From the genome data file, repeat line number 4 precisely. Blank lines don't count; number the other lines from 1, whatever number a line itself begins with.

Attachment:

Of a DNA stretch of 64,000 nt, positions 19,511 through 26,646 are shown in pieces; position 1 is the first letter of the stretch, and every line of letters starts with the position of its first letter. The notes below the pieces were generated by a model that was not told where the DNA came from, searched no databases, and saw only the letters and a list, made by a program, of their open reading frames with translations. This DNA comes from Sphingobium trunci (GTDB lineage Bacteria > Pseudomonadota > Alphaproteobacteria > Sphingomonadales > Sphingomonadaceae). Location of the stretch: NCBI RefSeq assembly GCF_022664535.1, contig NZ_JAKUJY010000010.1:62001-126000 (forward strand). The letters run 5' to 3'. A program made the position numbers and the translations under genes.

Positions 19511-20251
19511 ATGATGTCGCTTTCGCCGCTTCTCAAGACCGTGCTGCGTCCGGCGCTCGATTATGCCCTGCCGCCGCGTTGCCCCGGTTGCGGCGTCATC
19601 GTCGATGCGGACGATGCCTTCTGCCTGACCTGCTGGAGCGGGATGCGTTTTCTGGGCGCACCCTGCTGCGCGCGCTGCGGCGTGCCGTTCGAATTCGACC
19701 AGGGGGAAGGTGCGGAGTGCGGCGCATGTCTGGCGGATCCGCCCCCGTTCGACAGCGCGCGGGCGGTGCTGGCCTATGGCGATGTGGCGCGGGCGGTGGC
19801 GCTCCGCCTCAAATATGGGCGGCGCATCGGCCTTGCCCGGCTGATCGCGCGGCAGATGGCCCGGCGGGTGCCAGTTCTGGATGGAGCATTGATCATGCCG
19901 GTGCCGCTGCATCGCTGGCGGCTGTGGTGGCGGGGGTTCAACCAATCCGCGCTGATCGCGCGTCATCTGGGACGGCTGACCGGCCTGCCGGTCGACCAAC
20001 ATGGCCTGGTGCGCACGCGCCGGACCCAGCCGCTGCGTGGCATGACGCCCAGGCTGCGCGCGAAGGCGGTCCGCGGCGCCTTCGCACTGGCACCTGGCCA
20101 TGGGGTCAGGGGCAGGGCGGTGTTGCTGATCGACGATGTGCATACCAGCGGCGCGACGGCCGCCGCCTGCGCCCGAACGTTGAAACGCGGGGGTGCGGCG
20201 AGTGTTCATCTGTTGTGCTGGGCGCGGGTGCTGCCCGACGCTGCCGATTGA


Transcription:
19601 GTCGATGCGGACGATGCCTTCTGCCTGACCTGCTGGAGCGGGATGCGTTTTCTGGGCGCACCCTGCTGCGCGCGCTGCGGCGTGCCGTTCGAATTCGACC